Motor Vehicle Assessments – Why Is It Necessary And How Long Should It Take?

In a recent media release by the Victorian Automotive Chamber of Commerce on 29 February 2024, the Suncorp Group was criticised for making customers ‘wait up to five months to receive assessments for accident damaged vehicles’, indicating a ‘broader systematic issue’.

They further opined that ‘an accident damaged vehicle should take no longer than five working days for an insurer to assess once a repairer provides an estimate’.

How does this affect parties in a motor vehicle accident?

In the occurrence of a motor vehicle accident, for example where a driver rear ends a stationary vehicle, the party at fault is usually liable in negligence to the other party (Plaintiff) for damages arising from the accident.

When assessing damages, the applicable guiding principle is that the Plaintiff should receive an amount that will put them back into the position they would have been, had the collision not occurred.

The law has established that the sum claimed by the Plaintiff must not exceed the actual cost of repairs, and must not be excessive, extravagant and/or unreasonable: Stocovaz v Fung [2007] NSWCA 199.

This is why motor vehicle assessments are important and necessary, where the quote provided by a repairer is assessed to determine if the repairs, labour and parts quoted are fair and reasonable to reinstate the damaged vehicle back to the same position prior to the accident.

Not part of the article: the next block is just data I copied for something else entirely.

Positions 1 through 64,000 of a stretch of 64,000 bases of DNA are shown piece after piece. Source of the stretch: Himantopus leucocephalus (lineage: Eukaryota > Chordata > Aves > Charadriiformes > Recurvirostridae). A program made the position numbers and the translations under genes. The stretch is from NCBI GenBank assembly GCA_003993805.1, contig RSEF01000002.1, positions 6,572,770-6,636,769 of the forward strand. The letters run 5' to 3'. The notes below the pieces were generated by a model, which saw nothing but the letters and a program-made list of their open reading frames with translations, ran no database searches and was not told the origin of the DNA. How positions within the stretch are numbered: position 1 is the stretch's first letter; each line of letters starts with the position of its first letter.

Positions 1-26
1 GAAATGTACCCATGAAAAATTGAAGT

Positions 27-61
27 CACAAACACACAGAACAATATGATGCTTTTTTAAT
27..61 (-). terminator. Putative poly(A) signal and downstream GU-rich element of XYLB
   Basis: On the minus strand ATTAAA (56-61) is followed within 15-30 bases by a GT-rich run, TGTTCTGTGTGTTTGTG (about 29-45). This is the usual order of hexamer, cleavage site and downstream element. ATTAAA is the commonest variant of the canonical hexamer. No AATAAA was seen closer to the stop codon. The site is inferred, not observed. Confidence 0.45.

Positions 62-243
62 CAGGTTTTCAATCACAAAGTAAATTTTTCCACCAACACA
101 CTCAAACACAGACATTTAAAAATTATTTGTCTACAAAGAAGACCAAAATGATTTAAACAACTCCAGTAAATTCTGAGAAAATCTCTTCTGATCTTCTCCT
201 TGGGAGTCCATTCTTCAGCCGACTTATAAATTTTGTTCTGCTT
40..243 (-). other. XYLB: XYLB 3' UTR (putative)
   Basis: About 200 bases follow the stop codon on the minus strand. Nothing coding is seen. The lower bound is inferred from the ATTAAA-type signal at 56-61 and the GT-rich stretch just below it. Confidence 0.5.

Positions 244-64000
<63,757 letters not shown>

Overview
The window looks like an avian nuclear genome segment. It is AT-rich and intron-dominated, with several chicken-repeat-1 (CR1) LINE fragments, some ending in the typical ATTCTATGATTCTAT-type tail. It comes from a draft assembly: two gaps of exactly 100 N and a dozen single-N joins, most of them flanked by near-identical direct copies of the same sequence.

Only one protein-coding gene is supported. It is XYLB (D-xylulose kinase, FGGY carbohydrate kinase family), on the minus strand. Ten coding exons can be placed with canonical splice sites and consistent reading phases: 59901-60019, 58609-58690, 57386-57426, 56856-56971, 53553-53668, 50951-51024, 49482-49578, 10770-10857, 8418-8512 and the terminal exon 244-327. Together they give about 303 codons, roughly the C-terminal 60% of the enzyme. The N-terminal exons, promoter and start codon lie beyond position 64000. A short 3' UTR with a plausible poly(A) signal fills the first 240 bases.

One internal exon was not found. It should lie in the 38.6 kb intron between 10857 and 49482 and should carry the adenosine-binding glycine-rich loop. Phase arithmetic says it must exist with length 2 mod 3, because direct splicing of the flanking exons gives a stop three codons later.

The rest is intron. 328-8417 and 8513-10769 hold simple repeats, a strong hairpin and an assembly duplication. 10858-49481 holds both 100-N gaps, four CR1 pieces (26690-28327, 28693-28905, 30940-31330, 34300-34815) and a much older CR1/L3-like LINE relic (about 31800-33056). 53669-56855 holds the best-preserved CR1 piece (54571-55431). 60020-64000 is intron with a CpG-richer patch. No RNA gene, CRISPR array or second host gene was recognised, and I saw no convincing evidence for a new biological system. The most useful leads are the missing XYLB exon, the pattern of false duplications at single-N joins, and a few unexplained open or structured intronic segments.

Most insurers incorporate a motor vehicle assessment regarding the quote for repairs before approving the repairs to the vehicle.

If, however, the assessment is not carried out promptly, the owner will not know when their vehicle will be repaired, or the exact costs of repairs.

This was referenced in the media release where the VACC stated ‘Suncorp Group takes anywhere from three weeks to five months to return an assessment and, in the meantime, the customer and repairer are in limbo’.

Hire car duration

A delay in assessment further affects the hire car costs incurred in a motor vehicle accident.

In addition to being liable for the cost of repairs, the party at fault will also be required to cover damages for physical inconvenience and loss of amenity of use that flows from the loss of use of their vehicle at [34] in Arsalan v Rixon; Nguyen v Cassim [2021] HCA 40.

This may mean that the Plaintiff is entitled to the costs of a hire car to cover the period where the Plaintiff’s vehicle was put in the shop for repairs. The hire car would be used instead of the damaged vehicle to cover the inconvenience of the Plaintiff not being able to use their damaged vehicle.

If Suncorp or other insurers are delaying their assessment, the damaged vehicle is likely to sit in the repair shop for a longer period of time awaiting assessment and repairs, thereby extending the hire period of the hired car by the Plaintiff.

Key takeaways

If you are the liable party (or the insurer of a liable party) in a motor vehicle accident, it is important to make sure that:

  1. The repairs to the damaged vehicle are assessed promptly; and
  2. Any such repairs are carried out in a timely manner.

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